Youth Employment in Northwest OregonSeptember 11, 2020 The number of teenagers working in Northwest Oregon has fallen by 36 percent since its peak in 1996, but it increased by 862 (57%) from 2012 to 2019. The Census Bureau estimates that there were 3,737 youth from ages 14 through 18 working in Benton, Clatsop, Columbia, Lincoln, and Tillamook counties in 1996. By 2012, during the Great Recession, the number fell to 1,520. As the economy improved, youth returned to the workforce. In 2019 an estimated 2,382 youth ages 14 through 18 were working in Northwest Oregon. Figures for 2020 are not yet available, but it is likely that the number of youth employed has dropped dramatically during the pandemic. Not only has employment decreased in general but it has dropped especially in the accommodation and food services industry and in retail trade. Both of these industries disproportionally employ youth.
Every county in Northwest Oregon showed the pattern of falling youth employment until 2011 or 2012 and generally increasing youth employment since then. Three counties did have small declines in 2019, but the region as a whole added young workers. Columbia County has seen the largest percentage gain (+91%) in youth employment since 2012 and Lincoln County has had the smallest gain (+32%) from its low point in 2012. Youth employment statewide grew 69 percent during the same period.
Aside from the raw number of youth workers, it would be good to know the share of the youth population that works in each county. It isn’t possible to know if the youth working in a county reside within the county or in another county since commuting data are not available by age, but it is unlikely that many people ages 14 to 18 are commuting to jobs out of their county. It is possible to compare the size of youth workforce in a county to their total population in a county, and if there is negligible commuting then this would be close to an employment-to-population ratio. Columbia and Benton counties had the smallest working-youth-to-population ratios in 2019 at 10 percent and 12 percent, respectively. Clatsop, Tillamook, and Lincoln counties had working-youth-to-population ratios of 26 percent, 21 percent, and 23 percent.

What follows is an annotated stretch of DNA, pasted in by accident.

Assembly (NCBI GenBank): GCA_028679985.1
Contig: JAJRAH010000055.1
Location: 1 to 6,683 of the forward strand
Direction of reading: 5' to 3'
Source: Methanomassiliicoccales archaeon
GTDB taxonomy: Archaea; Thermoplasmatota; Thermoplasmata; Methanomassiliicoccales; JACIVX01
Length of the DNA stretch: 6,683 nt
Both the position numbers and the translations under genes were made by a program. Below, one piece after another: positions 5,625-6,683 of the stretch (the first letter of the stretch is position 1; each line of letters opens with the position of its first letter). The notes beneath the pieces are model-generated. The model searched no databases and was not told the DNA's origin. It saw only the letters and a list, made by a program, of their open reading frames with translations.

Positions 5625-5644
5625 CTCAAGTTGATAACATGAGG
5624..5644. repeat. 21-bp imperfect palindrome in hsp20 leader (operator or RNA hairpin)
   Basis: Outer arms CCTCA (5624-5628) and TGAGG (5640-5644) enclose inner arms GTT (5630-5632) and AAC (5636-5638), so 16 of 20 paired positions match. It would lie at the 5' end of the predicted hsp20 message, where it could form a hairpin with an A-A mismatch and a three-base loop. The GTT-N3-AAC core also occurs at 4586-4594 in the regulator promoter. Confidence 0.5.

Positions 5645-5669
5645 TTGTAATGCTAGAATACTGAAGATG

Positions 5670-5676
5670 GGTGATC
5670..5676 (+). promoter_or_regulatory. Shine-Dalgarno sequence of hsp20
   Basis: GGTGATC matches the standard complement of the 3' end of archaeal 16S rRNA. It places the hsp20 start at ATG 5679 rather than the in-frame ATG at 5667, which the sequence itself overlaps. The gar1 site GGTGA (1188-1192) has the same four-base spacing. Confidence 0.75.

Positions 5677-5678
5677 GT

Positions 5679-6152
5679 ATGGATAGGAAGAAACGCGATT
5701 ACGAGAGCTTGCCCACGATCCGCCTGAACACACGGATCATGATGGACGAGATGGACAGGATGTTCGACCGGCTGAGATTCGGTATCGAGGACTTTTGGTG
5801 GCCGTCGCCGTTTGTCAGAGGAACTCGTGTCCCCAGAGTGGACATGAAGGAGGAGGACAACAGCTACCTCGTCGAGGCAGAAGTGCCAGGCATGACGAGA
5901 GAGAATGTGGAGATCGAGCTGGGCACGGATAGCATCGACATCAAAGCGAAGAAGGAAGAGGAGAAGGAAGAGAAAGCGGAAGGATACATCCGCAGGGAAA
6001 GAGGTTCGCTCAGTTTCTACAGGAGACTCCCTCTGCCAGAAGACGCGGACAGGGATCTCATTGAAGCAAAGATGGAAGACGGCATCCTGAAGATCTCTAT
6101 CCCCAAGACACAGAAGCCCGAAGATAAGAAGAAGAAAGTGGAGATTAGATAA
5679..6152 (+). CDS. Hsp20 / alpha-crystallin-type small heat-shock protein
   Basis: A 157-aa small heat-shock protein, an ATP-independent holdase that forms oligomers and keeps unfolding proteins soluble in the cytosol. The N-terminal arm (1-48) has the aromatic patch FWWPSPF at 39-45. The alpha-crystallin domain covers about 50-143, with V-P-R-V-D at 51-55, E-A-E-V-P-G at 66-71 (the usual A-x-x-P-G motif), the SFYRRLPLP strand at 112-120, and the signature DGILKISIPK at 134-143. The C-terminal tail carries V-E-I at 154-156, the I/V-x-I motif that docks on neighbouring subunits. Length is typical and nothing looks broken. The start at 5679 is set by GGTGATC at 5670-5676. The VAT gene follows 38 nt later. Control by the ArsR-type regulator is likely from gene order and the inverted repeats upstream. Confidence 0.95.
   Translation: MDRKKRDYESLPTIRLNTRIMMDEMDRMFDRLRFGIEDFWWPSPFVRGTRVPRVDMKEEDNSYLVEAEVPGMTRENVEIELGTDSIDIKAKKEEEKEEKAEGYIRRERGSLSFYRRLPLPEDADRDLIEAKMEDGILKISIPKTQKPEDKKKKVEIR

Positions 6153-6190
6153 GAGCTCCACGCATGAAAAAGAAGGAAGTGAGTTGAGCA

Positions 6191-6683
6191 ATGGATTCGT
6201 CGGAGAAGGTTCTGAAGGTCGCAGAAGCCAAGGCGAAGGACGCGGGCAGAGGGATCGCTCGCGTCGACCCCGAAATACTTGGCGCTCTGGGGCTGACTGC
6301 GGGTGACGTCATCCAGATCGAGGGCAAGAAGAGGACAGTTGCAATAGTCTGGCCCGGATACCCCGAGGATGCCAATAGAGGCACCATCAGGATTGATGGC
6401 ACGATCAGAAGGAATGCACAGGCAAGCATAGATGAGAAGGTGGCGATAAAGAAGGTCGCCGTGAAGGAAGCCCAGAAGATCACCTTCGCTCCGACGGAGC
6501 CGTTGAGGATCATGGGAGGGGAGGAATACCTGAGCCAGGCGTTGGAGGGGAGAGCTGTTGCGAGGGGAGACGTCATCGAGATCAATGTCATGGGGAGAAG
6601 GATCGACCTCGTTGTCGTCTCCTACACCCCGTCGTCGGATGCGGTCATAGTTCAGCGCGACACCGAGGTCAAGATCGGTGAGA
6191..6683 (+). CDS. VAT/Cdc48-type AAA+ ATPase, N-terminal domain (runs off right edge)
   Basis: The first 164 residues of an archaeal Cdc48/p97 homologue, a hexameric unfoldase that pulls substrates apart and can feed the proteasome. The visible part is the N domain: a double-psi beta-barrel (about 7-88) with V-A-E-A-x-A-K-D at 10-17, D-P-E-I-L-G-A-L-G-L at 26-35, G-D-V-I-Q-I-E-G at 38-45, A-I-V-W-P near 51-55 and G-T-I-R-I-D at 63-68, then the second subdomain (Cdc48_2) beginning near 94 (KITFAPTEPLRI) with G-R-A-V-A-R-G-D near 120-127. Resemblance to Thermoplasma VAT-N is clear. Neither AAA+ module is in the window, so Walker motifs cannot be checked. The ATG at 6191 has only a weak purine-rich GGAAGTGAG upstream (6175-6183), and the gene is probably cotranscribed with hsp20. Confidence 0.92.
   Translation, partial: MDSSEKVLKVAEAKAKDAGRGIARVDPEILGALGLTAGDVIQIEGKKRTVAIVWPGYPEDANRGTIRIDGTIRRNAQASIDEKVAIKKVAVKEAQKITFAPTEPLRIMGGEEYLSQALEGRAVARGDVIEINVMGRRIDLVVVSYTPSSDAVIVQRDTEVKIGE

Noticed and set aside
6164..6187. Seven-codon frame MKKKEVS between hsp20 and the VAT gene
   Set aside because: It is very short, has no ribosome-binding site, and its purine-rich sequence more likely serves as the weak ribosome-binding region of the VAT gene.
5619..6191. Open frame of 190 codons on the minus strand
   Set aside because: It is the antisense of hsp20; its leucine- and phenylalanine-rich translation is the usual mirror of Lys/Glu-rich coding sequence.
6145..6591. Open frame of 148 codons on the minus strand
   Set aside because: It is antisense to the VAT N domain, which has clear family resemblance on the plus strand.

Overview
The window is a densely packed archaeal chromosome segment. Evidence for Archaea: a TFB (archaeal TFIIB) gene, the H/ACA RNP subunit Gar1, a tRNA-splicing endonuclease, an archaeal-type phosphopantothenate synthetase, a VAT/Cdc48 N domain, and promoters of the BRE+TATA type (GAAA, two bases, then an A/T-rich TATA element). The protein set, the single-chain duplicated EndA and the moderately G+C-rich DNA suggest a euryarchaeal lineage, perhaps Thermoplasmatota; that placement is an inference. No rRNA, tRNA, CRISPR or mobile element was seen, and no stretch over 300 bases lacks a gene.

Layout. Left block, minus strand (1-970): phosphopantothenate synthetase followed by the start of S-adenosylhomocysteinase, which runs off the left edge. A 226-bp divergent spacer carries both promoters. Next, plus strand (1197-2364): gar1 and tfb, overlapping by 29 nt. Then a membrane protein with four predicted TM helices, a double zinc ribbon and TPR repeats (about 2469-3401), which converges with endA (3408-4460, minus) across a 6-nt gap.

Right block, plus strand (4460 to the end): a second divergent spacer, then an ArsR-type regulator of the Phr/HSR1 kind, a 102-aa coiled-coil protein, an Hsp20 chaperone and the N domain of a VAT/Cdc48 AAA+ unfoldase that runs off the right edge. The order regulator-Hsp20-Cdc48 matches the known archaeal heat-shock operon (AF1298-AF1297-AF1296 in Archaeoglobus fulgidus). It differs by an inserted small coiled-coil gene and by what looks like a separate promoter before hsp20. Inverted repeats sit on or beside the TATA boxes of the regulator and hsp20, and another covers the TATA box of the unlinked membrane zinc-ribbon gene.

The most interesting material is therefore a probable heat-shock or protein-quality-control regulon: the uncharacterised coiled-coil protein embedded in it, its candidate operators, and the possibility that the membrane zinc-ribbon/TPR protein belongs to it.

Why is there such a difference between the counties? There seems to be more opportunity for youth in tourism-related businesses in the coastal counties and less competition from older college students. Leisure and hospitality and retail provide about one-fourth of all payroll jobs in Lincoln and Clatsop counties in 2019 and 16 percent of payroll jobs in Tillamook County. Tillamook County also has an unusually high percentage (26%) of its youth that worked in manufacturing in 2019, and the county happens to be the home of the Tillamook Cheese Factory.
Although all age groups were hit hard by the Great Recession, youth especially suffered. They returned to the workforce as the labor market improved, and their return seemed to be strongly influenced by having jobs available to them. The COVID-19 pandemic has likely led to another sharp reduction in youth employment that will improve only as the overall economy does.